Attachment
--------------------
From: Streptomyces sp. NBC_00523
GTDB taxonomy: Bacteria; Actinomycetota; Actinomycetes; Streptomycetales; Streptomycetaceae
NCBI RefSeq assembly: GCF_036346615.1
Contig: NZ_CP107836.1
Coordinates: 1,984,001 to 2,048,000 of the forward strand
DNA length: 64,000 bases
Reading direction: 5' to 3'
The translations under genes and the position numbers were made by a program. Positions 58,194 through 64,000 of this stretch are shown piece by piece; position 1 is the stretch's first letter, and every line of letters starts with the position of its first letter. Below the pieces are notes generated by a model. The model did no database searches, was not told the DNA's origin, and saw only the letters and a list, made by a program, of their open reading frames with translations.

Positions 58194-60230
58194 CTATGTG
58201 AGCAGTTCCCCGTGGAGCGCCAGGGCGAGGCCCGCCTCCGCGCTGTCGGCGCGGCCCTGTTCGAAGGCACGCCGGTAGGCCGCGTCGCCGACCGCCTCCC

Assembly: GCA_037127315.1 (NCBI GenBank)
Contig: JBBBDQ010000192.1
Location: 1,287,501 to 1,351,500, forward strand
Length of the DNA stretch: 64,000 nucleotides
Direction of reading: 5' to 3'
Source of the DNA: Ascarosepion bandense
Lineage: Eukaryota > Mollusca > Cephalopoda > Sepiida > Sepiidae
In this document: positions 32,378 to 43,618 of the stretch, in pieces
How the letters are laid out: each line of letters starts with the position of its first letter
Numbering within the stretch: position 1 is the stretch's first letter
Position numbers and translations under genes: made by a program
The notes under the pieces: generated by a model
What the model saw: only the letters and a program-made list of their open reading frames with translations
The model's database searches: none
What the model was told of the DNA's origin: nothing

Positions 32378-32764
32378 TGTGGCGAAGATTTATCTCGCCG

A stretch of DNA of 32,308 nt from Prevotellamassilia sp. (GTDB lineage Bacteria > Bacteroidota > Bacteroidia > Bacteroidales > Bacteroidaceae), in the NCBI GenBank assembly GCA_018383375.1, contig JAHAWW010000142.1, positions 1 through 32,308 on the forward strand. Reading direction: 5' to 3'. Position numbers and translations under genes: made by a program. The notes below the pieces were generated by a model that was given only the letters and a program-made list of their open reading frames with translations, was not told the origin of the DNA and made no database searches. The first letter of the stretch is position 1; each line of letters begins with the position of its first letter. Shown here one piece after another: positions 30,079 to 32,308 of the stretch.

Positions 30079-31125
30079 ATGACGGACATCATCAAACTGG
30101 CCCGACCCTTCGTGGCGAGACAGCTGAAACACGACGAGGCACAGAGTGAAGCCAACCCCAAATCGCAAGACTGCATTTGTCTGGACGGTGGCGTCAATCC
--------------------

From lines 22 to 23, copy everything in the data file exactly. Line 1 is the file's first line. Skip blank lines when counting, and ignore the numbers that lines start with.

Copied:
Position numbers and translations under genes: made by a program
The notes under the pieces: generated by a model